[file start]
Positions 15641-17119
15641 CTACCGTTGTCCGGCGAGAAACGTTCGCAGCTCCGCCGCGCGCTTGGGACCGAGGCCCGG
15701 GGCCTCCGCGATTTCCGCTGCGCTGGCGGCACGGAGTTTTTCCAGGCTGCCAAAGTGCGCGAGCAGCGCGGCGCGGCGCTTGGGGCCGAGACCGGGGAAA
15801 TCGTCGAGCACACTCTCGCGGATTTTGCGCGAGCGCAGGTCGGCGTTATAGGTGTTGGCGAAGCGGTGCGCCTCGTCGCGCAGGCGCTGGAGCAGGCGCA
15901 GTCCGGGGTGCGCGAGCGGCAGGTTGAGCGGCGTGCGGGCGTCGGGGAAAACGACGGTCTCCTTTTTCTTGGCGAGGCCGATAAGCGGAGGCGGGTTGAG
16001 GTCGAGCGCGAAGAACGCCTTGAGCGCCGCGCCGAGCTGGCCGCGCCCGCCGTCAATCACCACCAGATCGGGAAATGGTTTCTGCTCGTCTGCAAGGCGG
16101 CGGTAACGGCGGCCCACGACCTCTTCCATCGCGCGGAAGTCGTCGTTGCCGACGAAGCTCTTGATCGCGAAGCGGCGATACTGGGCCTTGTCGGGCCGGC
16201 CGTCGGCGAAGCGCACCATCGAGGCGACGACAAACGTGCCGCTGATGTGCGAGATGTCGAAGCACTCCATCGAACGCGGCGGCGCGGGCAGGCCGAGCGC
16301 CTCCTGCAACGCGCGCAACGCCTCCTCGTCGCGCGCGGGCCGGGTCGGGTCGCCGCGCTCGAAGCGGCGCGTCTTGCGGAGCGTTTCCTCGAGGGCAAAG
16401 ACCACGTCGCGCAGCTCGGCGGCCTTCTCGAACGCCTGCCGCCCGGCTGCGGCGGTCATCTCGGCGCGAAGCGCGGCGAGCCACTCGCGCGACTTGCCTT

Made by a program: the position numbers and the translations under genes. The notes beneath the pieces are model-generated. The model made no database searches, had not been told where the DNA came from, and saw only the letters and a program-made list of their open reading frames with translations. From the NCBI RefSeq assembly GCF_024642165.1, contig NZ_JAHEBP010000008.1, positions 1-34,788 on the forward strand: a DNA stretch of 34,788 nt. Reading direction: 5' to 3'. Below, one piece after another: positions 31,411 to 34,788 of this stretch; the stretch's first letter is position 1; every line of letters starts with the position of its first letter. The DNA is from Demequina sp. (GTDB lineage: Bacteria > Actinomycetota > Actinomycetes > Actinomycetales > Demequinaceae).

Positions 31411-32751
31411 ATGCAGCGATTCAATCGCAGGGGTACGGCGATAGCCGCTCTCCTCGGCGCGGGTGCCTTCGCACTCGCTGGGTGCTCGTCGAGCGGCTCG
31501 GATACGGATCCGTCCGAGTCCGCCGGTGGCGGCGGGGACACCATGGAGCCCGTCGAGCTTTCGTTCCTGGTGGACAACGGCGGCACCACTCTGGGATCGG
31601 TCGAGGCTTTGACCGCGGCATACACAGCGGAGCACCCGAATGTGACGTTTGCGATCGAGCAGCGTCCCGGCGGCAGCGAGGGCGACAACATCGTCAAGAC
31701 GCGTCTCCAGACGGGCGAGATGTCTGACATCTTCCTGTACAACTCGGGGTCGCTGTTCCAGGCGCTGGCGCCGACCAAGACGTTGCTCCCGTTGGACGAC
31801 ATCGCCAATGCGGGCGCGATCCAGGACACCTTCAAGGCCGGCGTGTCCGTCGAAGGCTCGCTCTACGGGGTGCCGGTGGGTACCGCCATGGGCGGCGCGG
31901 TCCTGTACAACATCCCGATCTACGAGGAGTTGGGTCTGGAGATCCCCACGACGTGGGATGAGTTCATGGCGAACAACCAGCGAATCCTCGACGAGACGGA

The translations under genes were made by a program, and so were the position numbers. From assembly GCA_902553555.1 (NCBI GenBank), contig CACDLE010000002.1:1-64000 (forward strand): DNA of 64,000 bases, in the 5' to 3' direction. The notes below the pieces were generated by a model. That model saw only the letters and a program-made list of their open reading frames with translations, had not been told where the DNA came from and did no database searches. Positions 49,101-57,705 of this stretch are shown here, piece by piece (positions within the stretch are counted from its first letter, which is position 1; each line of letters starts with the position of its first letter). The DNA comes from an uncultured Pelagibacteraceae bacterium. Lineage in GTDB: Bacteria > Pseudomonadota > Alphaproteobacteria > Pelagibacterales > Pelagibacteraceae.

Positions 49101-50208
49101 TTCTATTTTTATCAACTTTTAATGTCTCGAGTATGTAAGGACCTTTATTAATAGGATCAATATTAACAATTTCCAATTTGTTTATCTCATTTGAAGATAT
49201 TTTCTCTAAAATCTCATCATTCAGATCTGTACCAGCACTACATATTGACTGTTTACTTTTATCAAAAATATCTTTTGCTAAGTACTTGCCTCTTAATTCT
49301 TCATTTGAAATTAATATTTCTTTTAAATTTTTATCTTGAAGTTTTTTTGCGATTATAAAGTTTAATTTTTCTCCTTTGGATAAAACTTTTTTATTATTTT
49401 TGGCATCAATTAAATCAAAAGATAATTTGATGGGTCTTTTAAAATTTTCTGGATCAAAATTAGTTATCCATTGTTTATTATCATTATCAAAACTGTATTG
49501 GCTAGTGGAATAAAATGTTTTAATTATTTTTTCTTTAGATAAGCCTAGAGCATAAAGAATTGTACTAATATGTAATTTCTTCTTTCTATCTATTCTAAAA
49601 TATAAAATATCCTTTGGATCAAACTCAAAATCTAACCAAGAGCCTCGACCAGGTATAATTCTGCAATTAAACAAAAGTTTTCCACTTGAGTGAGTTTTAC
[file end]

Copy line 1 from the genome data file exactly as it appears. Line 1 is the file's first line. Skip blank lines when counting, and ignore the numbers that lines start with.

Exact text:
Positions 15641-17119